A city committee on Thursday delayed a recommendation on the fate of Confederate monuments at the city-owned Forest Hill Cemetery after members failed to reach an agreement.

Members of the Equal Opportunity Commission couldn’t agree on whether to place a marker at the site to provide historical context or to just remove the one remaining monument.

In August, Mayor Paul Soglin removed a stone and plaque at the entrance to the Confederate Rest area that was placed in 1981. A large stone cenotaph installed in 1906 by the United Daughters of the Confederacy remains in the section.

The debate surrounding the monuments was sparked by a protest last August involving white supremacists in Charlottesville, Virginia, that left one person dead and many others injured.

EOC member Zack Madden moved to donate both the plaque and the cenotaph to the Wisconsin Historical Society and place a historical marker at the site that could be decided on by the city’s Landmarks Commission with the historical society.

After the motion failed, commission president Corinda Rainey-Moore put off further discussion of a recommendation to a future meeting.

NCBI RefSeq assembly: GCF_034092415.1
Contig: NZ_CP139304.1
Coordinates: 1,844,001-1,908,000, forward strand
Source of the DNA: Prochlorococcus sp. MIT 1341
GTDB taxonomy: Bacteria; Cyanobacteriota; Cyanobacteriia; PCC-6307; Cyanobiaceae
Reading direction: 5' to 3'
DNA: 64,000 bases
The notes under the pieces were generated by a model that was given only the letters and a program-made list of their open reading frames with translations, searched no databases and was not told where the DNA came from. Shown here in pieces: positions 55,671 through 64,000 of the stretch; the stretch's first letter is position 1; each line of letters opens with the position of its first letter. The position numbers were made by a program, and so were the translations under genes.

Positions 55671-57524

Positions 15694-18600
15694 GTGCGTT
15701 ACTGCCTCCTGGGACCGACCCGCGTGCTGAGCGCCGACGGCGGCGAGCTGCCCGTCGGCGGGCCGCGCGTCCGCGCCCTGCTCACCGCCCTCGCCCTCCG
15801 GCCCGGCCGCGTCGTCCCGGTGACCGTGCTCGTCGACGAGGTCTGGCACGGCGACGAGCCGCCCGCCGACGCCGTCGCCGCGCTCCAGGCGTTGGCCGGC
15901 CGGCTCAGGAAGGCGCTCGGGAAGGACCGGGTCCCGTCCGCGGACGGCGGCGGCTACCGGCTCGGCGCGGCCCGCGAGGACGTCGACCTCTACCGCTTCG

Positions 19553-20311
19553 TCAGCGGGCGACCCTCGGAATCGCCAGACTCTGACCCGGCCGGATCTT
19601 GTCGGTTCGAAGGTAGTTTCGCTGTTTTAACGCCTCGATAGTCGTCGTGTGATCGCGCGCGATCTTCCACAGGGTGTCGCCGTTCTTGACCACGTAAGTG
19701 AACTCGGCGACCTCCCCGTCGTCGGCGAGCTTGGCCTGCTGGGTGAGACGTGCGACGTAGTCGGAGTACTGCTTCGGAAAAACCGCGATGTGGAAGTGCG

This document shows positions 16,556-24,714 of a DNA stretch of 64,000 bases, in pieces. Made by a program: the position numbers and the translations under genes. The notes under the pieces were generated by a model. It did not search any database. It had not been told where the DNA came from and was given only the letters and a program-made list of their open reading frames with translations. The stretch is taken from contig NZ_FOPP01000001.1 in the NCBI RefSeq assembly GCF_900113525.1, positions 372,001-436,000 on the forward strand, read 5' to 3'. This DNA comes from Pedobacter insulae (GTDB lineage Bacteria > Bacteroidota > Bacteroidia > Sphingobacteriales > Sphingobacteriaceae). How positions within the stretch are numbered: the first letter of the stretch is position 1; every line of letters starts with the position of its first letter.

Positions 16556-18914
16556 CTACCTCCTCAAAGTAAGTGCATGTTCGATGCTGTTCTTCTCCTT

Most commission members approved of Soglin’s removal of the plaque and favored also removing the cenotaph, but they disagreed on whether to place a historical marker at the site.

During the Civil War, Confederate prisoners were housed for a time at Camp Randall, now the UW-Madison football stadium. Prisoners were moved to Camp Douglass near Chicago after about three months, but 140 Confederate prisoners died at Camp Randall of disease or wounds.

Madden said it’s important to address symbols of the nation’s negative history on publicly owned land. He suggested the marker could mirror the one placed at the federally owned Soldier’s Rest for Union soldiers at Forest Hill.

“I think there does need to be some sort of recognition of what (the site) is, explanation of what it is in a historical context,” Madden said.

EOC vice president Charles McDowell said he was worried the message could be twisted in a way that was not historically accurate because the bigotry that existed when the monuments were originally erected still exists today.

“I don’t want another person putting together some history that they think they want to have on there. Because it’s once again setting up an opportunity to divide,” McDowell said.

The Equal Opportunity, Landmarks and Park commissions will all provide separate recommendations before the City Council approves a decision on the future of the monuments.

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